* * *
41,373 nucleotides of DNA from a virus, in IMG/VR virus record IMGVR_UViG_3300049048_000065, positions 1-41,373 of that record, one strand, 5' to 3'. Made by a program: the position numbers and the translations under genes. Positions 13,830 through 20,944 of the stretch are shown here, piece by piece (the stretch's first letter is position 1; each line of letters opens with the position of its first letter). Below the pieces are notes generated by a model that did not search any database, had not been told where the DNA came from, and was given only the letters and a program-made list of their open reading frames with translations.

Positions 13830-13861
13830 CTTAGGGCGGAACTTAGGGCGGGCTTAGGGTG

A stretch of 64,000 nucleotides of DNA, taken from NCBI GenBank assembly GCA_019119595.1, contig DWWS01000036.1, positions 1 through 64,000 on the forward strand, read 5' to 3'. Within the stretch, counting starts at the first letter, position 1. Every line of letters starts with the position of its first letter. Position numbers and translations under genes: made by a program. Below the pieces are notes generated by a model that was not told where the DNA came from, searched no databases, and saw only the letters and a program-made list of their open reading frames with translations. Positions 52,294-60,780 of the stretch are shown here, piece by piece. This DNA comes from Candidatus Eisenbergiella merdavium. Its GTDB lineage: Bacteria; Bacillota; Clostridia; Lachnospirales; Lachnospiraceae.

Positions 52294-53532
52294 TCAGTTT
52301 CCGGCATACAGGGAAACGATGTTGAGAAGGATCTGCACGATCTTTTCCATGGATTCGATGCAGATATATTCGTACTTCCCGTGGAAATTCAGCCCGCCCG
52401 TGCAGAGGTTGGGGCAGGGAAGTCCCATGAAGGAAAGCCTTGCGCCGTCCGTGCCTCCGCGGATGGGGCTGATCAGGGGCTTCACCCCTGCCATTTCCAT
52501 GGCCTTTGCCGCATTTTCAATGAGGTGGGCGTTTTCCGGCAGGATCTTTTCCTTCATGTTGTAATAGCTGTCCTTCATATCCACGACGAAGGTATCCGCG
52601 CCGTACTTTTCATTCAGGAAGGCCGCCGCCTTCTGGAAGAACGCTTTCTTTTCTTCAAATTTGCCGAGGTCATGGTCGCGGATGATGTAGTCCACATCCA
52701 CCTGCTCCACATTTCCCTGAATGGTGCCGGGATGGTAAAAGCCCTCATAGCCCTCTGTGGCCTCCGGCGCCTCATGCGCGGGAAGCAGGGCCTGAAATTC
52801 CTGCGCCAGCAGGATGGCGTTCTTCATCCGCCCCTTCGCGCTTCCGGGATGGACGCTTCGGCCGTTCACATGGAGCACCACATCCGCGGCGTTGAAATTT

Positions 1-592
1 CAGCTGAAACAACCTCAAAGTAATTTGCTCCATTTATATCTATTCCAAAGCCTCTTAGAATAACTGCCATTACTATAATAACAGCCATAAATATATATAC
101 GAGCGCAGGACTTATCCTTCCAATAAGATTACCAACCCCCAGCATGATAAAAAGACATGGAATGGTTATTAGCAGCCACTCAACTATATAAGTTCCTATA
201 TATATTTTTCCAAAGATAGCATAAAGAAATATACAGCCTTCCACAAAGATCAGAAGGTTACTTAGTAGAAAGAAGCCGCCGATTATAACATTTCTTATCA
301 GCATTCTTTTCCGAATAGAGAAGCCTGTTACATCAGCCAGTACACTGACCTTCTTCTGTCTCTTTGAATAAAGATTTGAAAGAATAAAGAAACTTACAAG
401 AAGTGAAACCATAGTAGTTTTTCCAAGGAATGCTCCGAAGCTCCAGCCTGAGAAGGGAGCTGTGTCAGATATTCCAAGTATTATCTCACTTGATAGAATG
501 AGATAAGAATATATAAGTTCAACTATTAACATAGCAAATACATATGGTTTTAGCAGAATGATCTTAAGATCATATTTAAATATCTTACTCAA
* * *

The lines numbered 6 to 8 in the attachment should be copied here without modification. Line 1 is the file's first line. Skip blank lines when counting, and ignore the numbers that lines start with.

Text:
52294 TCAGTTT
52301 CCGGCATACAGGGAAACGATGTTGAGAAGGATCTGCACGATCTTTTCCATGGATTCGATGCAGATATATTCGTACTTCCCGTGGAAATTCAGCCCGCCCG
52401 TGCAGAGGTTGGGGCAGGGAAGTCCCATGAAGGAAAGCCTTGCGCCGTCCGTGCCTCCGCGGATGGGGCTGATCAGGGGCTTCACCCCTGCCATTTCCAT